The call calendar spread, sometimes called the bull calendar spread, is an options spread strategy that is most suited to market conditions where you believe the underlying financial instrument is due to rise within the short term, but not by too much.
Over the longer term however, the options trader is bullish on the underlying.
Here’s how the call calendar spread is constructed:
- Sell 1 Out-of-the-money (OTM) call option with near term expiration
- Buy 1 Out-of-the-money (OTM) call options with longer term expiration
The idea is to reduce your entry price by selling the shorter term options and with the intenion of riding the longer term call options for profit.
For this strategy to work, you don’t want the price action of the underlying to spike upwards before the short term option expires. These days, with weekly options, you can come up with all sorts of interesting combinations of expiration dates to make this work for you.
Your intention is also to take advantage of accelerating time decay on the OTM short options, as expiration approaches.
Expiration months on the call calendar spread can be anything from one month apart to whatever distance into the future you wish you place your bought options. Some people are happy to close both positions for a small profit at expiration of the short options, while others would rather ride the long option into potentially larger profits over time. It all depends on your long term view of where the price of the underlying is expected to be.
Call Calendar Spread Example
In this hypothetical example, we’re looking at trading options on the QQQ in an imaginary situation where we believe that it will continue to rise over the next few months.
So with the QQQ trading at $106 we decide to sell (short) the nearest OTM options at $107 expiring in 20 days, while at the same time, purchasing $107 call options expiring in 50 days. The total cost is $0.69 per spread position and since we’ve taken 10 positions, the total debit is $690 plus commissions.
Now take a look at the image below, where we’ve analyzed the risk graph.
You’ll notice that if the QQQ doesn’t rise above $108.78 before the near month expiration date, then a profit will be realized if both positions are closed simultaneously. But if the QQQ’s fall below $105.24 we begin to realize a loss, which falls away up until a maximum of the $690 cost of the debit spread. So this is definitely a calendar spread with a bullish outlook.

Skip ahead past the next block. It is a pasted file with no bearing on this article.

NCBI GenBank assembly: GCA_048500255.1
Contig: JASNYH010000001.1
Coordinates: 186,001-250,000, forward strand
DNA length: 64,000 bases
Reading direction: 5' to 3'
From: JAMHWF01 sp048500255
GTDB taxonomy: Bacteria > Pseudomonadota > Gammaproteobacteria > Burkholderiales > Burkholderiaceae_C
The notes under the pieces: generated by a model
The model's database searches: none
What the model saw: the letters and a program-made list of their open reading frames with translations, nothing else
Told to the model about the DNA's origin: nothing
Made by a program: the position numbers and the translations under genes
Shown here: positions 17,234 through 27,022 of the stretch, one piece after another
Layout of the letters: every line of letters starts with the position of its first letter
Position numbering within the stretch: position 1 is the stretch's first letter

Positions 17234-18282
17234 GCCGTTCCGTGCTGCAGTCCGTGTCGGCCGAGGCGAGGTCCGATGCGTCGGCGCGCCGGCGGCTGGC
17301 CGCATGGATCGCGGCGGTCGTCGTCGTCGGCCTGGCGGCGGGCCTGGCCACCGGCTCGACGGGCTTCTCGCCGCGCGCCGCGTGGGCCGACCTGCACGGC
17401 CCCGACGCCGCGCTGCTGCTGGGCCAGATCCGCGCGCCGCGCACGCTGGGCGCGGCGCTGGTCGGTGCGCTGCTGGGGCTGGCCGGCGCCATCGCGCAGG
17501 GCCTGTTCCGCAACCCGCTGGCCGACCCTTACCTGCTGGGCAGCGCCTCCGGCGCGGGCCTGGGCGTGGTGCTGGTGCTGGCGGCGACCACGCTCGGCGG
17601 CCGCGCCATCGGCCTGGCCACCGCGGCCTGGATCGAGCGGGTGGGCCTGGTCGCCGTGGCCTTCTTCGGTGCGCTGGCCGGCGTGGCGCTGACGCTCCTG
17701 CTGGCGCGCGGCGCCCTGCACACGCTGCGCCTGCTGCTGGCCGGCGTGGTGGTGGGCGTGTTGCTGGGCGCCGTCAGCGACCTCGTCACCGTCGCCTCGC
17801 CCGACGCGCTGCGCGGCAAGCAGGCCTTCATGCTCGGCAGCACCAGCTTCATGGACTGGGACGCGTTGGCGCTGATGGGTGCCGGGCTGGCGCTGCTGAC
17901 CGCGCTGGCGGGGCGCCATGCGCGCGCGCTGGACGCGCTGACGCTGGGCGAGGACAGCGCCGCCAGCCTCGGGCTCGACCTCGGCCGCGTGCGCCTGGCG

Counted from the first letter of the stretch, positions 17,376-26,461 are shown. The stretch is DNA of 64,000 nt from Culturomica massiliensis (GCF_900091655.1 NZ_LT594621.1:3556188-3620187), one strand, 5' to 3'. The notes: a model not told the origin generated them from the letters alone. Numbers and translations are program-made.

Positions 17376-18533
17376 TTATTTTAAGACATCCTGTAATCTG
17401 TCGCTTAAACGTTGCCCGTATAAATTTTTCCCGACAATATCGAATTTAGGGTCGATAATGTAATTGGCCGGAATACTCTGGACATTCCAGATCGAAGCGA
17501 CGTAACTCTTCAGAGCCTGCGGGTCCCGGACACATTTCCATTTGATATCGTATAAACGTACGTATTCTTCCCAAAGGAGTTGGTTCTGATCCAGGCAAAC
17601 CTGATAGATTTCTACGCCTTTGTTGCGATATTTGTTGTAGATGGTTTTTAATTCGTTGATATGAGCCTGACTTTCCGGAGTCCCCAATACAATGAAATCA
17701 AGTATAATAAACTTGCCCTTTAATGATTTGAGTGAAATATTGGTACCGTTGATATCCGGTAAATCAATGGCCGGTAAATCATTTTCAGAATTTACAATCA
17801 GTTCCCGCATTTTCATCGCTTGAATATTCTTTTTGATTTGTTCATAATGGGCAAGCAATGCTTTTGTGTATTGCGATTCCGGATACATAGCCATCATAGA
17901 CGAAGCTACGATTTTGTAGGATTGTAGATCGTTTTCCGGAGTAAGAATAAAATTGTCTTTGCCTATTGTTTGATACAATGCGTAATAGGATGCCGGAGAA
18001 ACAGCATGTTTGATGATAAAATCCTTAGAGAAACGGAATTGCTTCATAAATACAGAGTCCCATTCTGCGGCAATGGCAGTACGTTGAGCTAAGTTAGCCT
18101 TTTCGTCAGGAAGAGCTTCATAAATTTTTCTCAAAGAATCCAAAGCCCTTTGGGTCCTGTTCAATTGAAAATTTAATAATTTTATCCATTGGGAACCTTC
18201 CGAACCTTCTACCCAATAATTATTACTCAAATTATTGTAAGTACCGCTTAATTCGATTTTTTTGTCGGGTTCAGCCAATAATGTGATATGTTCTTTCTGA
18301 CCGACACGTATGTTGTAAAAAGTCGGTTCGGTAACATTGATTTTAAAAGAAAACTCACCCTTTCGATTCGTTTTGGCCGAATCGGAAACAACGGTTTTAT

The maximum profit of $711 is realized if the underlying is sitting at the option strike price of $107 at expiration date.
Things to Look Out For
Before entering a call calendar spread position, make sure you check that there is not too much of a discrepancy between the option implied volatilty of the near term options compared to the longer term ones. If the longer term options are too over-priced, the deal may not be as sweet as you imagine.
Since this position is a debit spread, there will be no margin requirement with your broker. Margin requirements only come with positions where you receive a net credit upon entry.
Experiment With Strike Prices
In the second example below, we have taken a different approach. Instead of using $107 calls, we have chosen to go for $109 call options, which are further out of the money. So now our risk graph looks different – and our risk to reward ratio has also changed.
This time, our position has only cost us $460 instead of $690, so that is our total risk. Our maximum profit on the other hand, has risen to $849, which is almost double our maximum risk. However, we need to believe more strongly that the price of the QQQ will rise in the near term because, unlike the $107 calendar position, there is no room for a fall in price before we start losing money.
Our upper level breakeven point however, has risen to $111.40.
Consequently, the further out of the money your call options are, the more it approximates a simple long call option position with a later expiration date, except that the entry price is reduced and the upside profit potential is also capped. This sounds like a bull call spread, except that if the price rises too much, too quickly, you begin to see a loss.